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Please school me on long range lasers.

rdyno

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Hi all I am new here and have been looking for info on long range lasers.

I have been unsuccessful so far, I want to know how to make a beam go for say 30km and have a small point. I have learned that this is quite a feat but what collimators would I need and what power?
 

sinner

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You will need something like this infront of a very powerful laser.. what's the budget ?

 

rdyno

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I would not want to spend to much, but I have looked at some gear and I would expect the setup I want will be in the $2000-3000 range but I would only want to spend $1000.
 

corey5188

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500mw green lasers can be had for $400-$600 and are remarkable quality (from the right source of course).
 

Things

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Yeah, you're going to need a beam expander to have any chance at 30km, along with quite a high powered laser so it isn't completely scattered by particles in the air by the time it gets there.

What is this for?
 

rdyno

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Astronomy yea I know I don't need the range as such but want to see what I can do. I have emailed the supplier of the 0.01 mrad extender for a price.

I also want to sight ground objects for alignment again I don't really need the range as such, but don't we all want more than we need?

My original goal was to put a beam on the moon for fun but I have realised that this feat would cost upwards of 100k easily probably up to millions.

For a one million km range I have done rough math on it I would need something like 0.00001 mrad starting with a 5-10mm beam of 0.1 mrad. Power would only need to be able to break through the atmosphere after that atmospheric interference would cease to hamper the beam of light. So if I used a lab laser of 50w with a beam of 5-10mm and a 0.1 mrad I could collimate the beam I theorised using a telescope to get the mrad to the specs I need, but 30km is sufficient for now.
 
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Teslanium

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I have been unsuccessful so far, I want to know how to make a beam go for say 30km and have a small point. I have learned that this is quite a feat but what collimators would I need and what power?
Most lasers are set up so that the beam 'waist' (point of minimum divergence) occurs at or near the output window. The larger the beam diameter at the waist, the smaller the dot will be at a given distance for a given divergence value.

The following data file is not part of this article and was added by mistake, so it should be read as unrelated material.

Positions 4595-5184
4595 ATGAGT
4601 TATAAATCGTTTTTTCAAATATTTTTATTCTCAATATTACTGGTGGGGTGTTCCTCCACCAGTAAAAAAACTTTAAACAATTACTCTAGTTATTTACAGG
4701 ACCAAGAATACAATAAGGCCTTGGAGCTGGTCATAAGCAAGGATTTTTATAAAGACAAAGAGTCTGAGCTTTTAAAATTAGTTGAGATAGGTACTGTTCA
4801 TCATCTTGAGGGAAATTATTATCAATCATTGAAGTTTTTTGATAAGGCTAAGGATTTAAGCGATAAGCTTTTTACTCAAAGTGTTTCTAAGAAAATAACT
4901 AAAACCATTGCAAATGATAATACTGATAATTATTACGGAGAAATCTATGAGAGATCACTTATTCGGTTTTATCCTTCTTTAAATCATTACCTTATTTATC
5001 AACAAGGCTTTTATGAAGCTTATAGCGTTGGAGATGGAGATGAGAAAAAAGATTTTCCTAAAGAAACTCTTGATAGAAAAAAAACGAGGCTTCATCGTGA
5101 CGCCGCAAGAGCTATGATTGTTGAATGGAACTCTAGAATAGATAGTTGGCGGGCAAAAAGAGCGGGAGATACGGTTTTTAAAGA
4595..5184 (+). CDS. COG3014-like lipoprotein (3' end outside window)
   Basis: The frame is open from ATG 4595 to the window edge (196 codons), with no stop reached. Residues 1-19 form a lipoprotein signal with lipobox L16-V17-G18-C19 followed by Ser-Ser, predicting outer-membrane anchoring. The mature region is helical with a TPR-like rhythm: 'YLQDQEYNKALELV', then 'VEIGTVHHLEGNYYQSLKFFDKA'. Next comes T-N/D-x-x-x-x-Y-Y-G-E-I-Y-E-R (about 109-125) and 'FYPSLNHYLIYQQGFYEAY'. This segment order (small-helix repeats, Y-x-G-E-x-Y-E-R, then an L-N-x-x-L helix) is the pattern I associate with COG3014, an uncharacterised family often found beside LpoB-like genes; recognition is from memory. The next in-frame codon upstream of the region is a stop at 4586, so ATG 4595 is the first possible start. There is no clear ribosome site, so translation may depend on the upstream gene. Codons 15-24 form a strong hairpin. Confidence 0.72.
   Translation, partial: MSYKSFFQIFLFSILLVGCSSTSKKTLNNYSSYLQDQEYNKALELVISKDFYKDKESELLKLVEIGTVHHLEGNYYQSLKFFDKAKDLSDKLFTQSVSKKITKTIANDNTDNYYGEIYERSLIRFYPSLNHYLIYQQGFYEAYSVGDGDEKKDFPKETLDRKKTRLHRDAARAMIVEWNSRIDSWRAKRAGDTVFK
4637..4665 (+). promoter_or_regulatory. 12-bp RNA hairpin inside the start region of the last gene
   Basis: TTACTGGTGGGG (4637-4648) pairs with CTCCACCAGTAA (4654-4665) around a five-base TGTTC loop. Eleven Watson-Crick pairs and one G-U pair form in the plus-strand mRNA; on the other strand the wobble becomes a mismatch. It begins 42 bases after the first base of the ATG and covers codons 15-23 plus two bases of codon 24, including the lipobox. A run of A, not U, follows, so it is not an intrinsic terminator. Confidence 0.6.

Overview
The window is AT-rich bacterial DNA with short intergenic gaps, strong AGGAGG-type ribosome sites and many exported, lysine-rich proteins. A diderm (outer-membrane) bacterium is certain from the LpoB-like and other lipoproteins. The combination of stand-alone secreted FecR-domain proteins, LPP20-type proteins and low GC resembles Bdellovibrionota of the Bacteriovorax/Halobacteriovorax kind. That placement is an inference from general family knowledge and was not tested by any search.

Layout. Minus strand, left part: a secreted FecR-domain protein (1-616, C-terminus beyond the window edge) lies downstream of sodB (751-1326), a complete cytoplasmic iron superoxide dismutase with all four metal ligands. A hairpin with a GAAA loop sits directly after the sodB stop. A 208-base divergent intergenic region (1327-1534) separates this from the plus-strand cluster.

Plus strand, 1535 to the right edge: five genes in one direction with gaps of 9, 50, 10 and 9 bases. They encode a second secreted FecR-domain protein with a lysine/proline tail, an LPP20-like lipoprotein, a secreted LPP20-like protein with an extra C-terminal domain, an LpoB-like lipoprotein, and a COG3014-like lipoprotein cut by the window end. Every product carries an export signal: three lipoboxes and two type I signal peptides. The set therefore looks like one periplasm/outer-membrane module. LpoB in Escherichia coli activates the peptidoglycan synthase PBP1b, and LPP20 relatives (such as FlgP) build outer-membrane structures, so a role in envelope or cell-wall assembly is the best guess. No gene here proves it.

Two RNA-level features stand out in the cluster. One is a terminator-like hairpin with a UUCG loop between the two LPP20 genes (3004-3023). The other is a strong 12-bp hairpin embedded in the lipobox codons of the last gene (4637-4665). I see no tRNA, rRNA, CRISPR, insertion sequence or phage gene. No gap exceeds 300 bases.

To get the smallest spot at the greatest distance you may have to expand the beam to a relatively large diameter and focus it so that a new minimum-diameter 'waist' occurs at the target distance.

T.
 

steve001

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Astronomy yea I know I don't need the range as such but want to see what I can do. I have emailed the supplier of the 0.01 mrad extender for a price.

I also want to sight ground objects for alignment again I don't really need the range as such, but don't we all want more than we need?

My original goal was to put a beam on the moon for fun but I have realised that this feat would cost upwards of 100k easily probably up to millions.

For a one million km range I have done rough math on it I would need something like 0.00001 mrad starting with a 5-10mm beam of 0.1 mrad. Power would only need to be able to break through the atmosphere after that atmospheric interference would cease to hamper the beam of light. So if I used a lab laser of 50w with a beam of 5-10mm and a 0.1 mrad I could collimate the beam I theorised using a telescope to get the mrad to the specs I need, but 30km is sufficient for now.
You seem like you know what you are doing. Play around with this app.
gausian beam rev 2.0.xls
 

Teslanium

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^ Apparently...YES. :D

rdyno, about what size spot are you looking to achieve at (X) km?

Very likely the smaller the spot desired at distance, the larger the diameter of collimated beam required, and with correspondingly larger optics.

T.
 
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drspastic

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i bounced microwaves off the moon with a oven magnetron and a dish. ham radio is fun! the dish is a bit like a beam spreader, microwaves are a lot more forgiving than light. plus you get 800 watts to play with. try something like the catadioptric mirror lens, you can ebay a russian one for 50 bucks. spread the beam first to fully cover the input mirror so you dont highlight the mirrors inaccuracies. i have one in my camera junk cupboard i might try tomorrow. but yeah get a few hundred watts first, and warn the aviation authorities, maybe shoot mtv down by accident.
 

drspastic

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what will you be viewing your 'dot' through? thats gona be a huge telescope
 




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